Aggressive Jeric Lovgren and athletic LCC transfer Carson Cook (7 ppg/7 rpg), both juniors, are another pair who have moved from under the radar into the starting lineup. Juniors Zakkaiah Knowles (6-8) and Christian Littlejohn (6-6) are sharing time in the post, the latter stepping in after Knowles was injured. Senior Kasey Clouet supplies shooting and rebounding off the bench.
In deference to their relative youth and length, the Knights, ordinarily a high pressure, in-your-face, man-to-man unit are relying primarily on zone defense this season.
Carey says: “If we’re going to succeed at a high level, defense will need to be a strength. I think we’re doing a good job there. Overall, I’m most concerned about our consistency. When we’re on our game, we can beat the best teams, when we’re not, we could lose to a lot of teams. The Avocado West is one of the toughest leagues in San Diego but I’m not sure it’s going to be as clear cut as a lot of people think. We could be right up at the top, but honestly, we could be fourth or fifth—it’s going to be interesting.”
La Costa Canyon (Dave Cassaw, 10-6)
Coming off a .500 season in which it felt like his team never truly hit its stride, veteran Cassaw seems to have his gritty, hustling 2019-20 bunch pointed in the right direction. Hard-working junior guard Brandon Perry, a 6-2 slasher who can hit threes in bunches and connect in the clutch, is one of the centerpieces. Team-oriented Bonita Vista transfer Ray Square has fit in seamlessly as a table setting point guard and Cassaw says he’s not sure he’s ever seen “a player who’s improved as much in a single year as senior Tommy Griffitts.” The 6-6 Griffits has gone from not playing a single minute as a junior to being a key contributor with his shooting, passing and ballhandling.
A pair of seniors, mobile, long-armed 6-5 Trevor Gonzales who doubles as a wide receiver on the Mav football team, and Charlie Schmitz round out the probable starting lineup. The 6-5 Schmitz has an inside-outside game but missed chunks of the last two years with health issues. Cassaw is high on his team’s depth which will include junior sharpshooter Jack Norrbohm, 6-2 offensive-minded freshman Ty Hendler and 6-2 wing John Hapgood, a transfer who started as a freshman at La Jolla Country Day.
Cassaw says: “I’ve told this team more times than any other how much I love how they compete—how they get after it. Even when we’ve been in games where we go t down and knew we weren’t going to win, they were diving for loose balls and playing their tails off. I feel good about our pre-season. We had plenty of challenges but I’m not sure what can really prepare you for what you’ll see in the Avocado West. That said, I think we can surprise some people.”
Canyon Crest (Brian Baum, 7-9)
Two years ago, Baum guided a senior-laden team to a second place finish and the brink of a CIF Open Division berth. Graduation left last year’s unit on the edge of the league cellar and the 16th-year head man says the experience has been a motivator.
“Our guys took last year’s struggles to heart in the off-season,” said Baum. “We’re bigger, stronger and more physical now on both ends of the court. I think we’ll be a lot more aggressive and effective. We’re also a little deeper.”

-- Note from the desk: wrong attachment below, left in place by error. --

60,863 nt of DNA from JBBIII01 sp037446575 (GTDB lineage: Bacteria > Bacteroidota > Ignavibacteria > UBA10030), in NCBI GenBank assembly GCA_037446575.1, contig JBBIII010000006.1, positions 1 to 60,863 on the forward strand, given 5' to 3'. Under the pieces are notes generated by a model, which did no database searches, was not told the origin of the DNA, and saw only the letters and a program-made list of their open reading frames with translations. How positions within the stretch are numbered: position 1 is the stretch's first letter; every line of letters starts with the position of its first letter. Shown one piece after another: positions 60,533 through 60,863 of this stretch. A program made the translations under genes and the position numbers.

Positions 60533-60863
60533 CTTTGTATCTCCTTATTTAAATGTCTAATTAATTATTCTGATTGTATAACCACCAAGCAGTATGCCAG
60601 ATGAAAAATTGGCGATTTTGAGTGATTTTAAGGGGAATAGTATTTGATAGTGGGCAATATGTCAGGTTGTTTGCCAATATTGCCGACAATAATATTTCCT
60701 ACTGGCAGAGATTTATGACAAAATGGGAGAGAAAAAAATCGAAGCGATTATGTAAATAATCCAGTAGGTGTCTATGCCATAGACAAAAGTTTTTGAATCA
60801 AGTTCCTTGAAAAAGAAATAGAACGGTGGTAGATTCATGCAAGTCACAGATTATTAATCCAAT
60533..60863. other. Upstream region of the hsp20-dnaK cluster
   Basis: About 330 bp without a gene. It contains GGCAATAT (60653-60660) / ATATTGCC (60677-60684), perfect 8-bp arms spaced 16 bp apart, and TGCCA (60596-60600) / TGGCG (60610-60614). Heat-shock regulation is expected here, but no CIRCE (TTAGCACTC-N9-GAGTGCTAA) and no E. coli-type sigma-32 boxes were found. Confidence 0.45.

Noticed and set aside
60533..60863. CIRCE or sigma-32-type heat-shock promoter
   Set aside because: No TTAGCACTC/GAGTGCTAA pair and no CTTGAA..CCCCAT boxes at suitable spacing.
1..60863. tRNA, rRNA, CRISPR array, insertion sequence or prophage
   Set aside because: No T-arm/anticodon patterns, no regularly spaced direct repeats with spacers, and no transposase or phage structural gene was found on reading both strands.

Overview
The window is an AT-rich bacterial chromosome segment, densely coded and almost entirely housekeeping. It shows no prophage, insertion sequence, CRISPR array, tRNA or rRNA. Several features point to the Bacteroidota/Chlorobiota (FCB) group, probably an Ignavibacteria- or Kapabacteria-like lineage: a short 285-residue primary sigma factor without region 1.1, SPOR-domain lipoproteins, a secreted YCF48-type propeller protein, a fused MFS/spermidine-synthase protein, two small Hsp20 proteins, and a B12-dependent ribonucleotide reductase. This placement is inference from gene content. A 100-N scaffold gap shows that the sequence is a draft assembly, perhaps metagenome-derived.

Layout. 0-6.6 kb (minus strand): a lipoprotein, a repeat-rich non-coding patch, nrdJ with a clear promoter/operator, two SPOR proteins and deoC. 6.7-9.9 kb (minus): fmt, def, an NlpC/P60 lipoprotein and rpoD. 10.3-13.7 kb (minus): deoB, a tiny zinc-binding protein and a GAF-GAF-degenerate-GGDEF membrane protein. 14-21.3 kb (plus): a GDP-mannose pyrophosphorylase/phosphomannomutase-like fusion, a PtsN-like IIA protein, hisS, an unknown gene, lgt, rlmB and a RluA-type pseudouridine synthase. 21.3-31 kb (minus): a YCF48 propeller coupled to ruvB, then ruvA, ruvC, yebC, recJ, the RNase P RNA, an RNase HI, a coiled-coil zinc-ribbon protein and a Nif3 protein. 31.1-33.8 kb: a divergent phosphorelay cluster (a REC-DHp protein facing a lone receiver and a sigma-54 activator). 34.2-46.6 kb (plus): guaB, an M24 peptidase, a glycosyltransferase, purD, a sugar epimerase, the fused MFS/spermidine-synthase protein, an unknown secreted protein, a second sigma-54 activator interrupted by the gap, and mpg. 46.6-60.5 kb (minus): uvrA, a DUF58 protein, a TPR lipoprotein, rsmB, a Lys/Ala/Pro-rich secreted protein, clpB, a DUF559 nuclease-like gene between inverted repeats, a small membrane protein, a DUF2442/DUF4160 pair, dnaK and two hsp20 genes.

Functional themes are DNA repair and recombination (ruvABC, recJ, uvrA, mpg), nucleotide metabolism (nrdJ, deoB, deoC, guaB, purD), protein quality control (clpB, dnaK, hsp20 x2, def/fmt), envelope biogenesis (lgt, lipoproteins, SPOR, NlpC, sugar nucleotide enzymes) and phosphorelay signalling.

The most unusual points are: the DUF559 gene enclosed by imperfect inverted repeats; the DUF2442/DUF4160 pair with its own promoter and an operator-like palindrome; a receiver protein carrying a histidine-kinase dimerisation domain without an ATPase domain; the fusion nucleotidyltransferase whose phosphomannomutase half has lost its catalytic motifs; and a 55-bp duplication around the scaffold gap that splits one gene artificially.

Six-three senior Jon Pearson is exhibit A. After an up-and-down performance as a junior, Pearson’s off-season workouts have made him a multi-purpose 18-pt. per game scorer and offensive cornerstone. Senior Frank Gelman is a four-year starter, CCA’s best defender and a valuable shooting option. Three-point ace Justin Lamb was the Ravens’ top scorer at 13 per outing last season and is on pace to surpass his 82 treys. Luke Stratton, the squad’s best rebounder at 6-3 and inside defender/”garbage guy” Luke Levine (6-2) fill out the starting five. Sixth man Adam Knees is easing back into the lineup from an injury and Baum has a pair of lanky 6-4 reserves on his bench with senior Luke Atkinson and junior Vinay Agarwal.
Baum says: “We’ve never had a legitimate 25-26 ppg guy and always been best relying on a balanced attack. I think we’re moving in that direction with this team. Looking at the league, it’s brutal. Right now we have three teams in most people’s Top 10 with Mission Hills and LCC right around there too. If we’re able to get to 5-5, that would be an accomplishment—could do better, could do worse.”
Mission Hills (Curtis Hofmeister, 12-3)
Last season was Mission Hills’ first in the Avocado West. Sixteenth-year Head Coach Curtis Hofmeister picked a bad time to have a roster with no seniors and a starting lineup that included three sophomores and a freshman. The Grizzlies’ one-win Avo West campaign was not unexpected.
Junior Robert Ligayon was the leading scorer and the lone upperclassman among the first five. Fast, athletic and a shooter who canned 111 from behind the arc as a junior, Ligayon is back as Mission Hills’ only senior for what Hofmeister expects will be an improved Grizzly squad.
He’ll have three juniors and a sophomore surrounding him this time in a guard-centric system that Hofmeister hopes will be able to pressure the ball full court and play almost exclusively man-to-man defense while running a motion-based, five-out offense.
Five-eight Austin Schultz is the point guard. His coach describes him as “built like a fire hydrant” but also calls him “tough as nails, a good defender and ball handler.” Another tough, chip-on-the-shoulder-type is 5-10 Jared Hansen, a mid-to-long range shooting wing who was set for JV duty a year ago but worked his way into the varsity starting lineup. Fifteen-year-old Justin White, the soph starter, took some lumps starting every game as a freshman but is now a steady rebounder who has adapted to the speed of the game. MH gets some size from 6-5 Diego Czarnoswksi, a co-captain with Ligayon. His good footwork, smarts and improved strength help him fit in at the league level.
Hofmeister says: “It was definitely a battle last year but I felt we were getting closer and closer to where we needed to be as the season progressed. This year, we’ll have some kids who have been through it. My No. 1 concern is rebounding. We got killed there last year. This is a big league and we need to be more physical and blocking out better.”
First Week Avocado West Boys’ Basketball Schedule
Tuesday, Jan. 14:
Canyon Crest @ San Marcos
Torrey Pines @ Carlsbad
Mission Hills @ La Costa Canyon
Friday, Jan. 17:
La Costa Canyon @ Canyon Crest
San Marcos @ Carlsbad
Mission Hills @ Torrey Pines